Best treatment Be sure your child loads up on vegetables, fruits, and whole grains every day, along with lots of water. You also want to establish good bathroom habits, so she doesn't get used to holding it in. Teach her to head for the bathroom as soon as the urge strikes, or to sit for ten or so minutes right after breakfast or supper, Dr. Doty advises.
Los Angeles mom Adriana Mollica became strict about 3-year-old Enzo's bathroom schedule after he started screaming during painful BMs. "I bring his favorite toy or book to entertain him while he's sitting," she says. Enzo's been known to brag that he pooped out a brachiosaurus dinosaur, and his mom is happy to make a game of her son's successes since it takes the agony out of going to the bathroom.
Cases that last several weeks or longer can require a "clean-out" to empty the bowels: a stool softener like Miralax (a tasteless laxative powder) combined with an enema. For children with chronic problems, doctors may recommend a daily dose of Miralax.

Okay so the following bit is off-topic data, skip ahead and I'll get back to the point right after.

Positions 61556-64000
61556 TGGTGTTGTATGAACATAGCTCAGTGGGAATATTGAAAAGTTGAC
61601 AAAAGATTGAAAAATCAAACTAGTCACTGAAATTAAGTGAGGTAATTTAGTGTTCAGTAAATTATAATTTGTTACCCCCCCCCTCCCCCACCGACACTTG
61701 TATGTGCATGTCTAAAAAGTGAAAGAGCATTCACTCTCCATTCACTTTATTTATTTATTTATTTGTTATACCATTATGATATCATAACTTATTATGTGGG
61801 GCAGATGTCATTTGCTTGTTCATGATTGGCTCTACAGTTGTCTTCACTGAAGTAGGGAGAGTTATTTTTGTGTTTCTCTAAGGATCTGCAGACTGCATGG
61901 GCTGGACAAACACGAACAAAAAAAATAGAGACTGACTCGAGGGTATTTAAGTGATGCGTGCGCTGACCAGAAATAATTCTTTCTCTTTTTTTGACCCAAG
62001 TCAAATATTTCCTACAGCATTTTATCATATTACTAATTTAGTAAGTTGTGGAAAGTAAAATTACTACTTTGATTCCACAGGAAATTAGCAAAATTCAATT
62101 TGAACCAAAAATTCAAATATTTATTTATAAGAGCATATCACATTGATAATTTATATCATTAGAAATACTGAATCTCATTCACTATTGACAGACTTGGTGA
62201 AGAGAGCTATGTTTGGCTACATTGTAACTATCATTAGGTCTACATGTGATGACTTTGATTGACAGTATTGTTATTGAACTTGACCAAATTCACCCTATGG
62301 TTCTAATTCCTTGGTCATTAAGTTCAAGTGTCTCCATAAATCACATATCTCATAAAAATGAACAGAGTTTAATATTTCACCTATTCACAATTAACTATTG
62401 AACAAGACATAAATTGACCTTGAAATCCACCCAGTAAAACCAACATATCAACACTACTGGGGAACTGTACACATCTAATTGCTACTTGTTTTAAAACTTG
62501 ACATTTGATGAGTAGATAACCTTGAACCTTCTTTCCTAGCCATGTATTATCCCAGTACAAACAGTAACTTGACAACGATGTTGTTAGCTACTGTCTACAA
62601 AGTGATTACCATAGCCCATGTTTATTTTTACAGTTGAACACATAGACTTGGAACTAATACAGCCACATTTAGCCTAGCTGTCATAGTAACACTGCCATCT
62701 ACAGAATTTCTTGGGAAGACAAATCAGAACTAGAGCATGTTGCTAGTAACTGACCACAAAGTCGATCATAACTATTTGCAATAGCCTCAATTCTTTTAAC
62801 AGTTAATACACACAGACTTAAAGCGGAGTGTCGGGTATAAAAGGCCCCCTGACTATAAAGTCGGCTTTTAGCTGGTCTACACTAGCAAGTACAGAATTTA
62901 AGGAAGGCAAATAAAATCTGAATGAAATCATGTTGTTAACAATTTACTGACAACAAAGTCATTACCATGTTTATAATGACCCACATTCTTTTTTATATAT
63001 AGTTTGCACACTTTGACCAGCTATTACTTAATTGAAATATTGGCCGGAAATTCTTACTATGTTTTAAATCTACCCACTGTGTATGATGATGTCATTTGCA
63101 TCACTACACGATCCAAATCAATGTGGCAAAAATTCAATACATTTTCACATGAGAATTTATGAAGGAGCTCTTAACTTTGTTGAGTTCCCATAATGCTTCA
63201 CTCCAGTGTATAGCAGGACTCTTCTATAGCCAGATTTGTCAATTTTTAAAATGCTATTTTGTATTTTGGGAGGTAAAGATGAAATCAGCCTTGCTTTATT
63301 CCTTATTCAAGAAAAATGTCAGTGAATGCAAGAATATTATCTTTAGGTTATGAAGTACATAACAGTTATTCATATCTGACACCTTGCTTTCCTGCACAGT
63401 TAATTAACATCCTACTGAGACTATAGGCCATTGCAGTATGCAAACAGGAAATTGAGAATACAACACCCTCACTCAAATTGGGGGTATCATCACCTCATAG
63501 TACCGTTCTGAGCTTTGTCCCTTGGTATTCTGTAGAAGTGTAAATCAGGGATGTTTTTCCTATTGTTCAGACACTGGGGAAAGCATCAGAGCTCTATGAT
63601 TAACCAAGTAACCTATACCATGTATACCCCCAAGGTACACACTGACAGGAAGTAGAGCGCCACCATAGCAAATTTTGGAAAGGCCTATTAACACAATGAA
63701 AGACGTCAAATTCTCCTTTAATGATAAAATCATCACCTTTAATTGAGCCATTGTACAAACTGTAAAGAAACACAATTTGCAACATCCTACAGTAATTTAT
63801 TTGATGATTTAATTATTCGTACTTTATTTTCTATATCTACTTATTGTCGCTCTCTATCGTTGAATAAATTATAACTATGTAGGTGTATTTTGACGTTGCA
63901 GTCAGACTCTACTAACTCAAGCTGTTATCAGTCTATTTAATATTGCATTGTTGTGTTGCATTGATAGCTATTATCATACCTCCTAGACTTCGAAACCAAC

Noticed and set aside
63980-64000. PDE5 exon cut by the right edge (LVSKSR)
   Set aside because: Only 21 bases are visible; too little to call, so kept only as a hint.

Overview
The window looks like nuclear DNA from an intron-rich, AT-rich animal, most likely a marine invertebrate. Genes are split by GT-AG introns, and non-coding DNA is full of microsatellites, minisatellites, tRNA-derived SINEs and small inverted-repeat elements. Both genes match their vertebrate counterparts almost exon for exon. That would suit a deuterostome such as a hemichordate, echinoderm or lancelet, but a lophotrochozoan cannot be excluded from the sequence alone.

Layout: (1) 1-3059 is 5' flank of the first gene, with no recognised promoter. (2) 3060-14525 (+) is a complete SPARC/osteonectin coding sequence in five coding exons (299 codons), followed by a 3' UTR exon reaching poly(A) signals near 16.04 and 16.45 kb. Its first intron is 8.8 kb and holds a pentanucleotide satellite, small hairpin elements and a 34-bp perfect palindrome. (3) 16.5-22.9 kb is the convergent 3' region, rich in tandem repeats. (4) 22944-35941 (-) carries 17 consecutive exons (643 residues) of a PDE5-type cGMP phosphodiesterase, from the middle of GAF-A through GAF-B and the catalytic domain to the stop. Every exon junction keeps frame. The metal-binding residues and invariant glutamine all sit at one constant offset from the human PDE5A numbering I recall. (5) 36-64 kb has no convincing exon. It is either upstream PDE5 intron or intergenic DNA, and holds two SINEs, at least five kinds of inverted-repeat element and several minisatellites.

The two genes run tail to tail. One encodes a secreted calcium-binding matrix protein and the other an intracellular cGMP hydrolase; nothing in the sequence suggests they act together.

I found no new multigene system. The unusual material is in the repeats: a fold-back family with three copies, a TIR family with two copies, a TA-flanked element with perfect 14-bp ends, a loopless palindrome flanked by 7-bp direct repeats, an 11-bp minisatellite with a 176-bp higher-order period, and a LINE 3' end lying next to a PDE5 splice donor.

Fixing your child's chronic constipation might also end any bedwetting issues he may have, according to research by Wake Forest Baptist Medical Center, in Winston-Salem, North Carolina, which found that accidents can result when trapped stool presses on the bladder.
The two most serious digestive diseases, Crohn's and ulcerative colitis (UC), are known as inflammatory bowel diseases (IBDs). UC inflames the superficial lining of the large intestine, or colon, while Crohn's can strike anywhere along the digestive system, says Desale Yacob, M.D., a gastroenterologist at Nationwide Children's Hospital. Symptoms include abdominal cramps, weight loss, nausea, fever, joint pain, mouth sores, and, especially with UC, bloody diarrhea. They can cause malnutrition, stunted growth, fatigue, intestinal blockage, and anemia if not caught early and properly treated.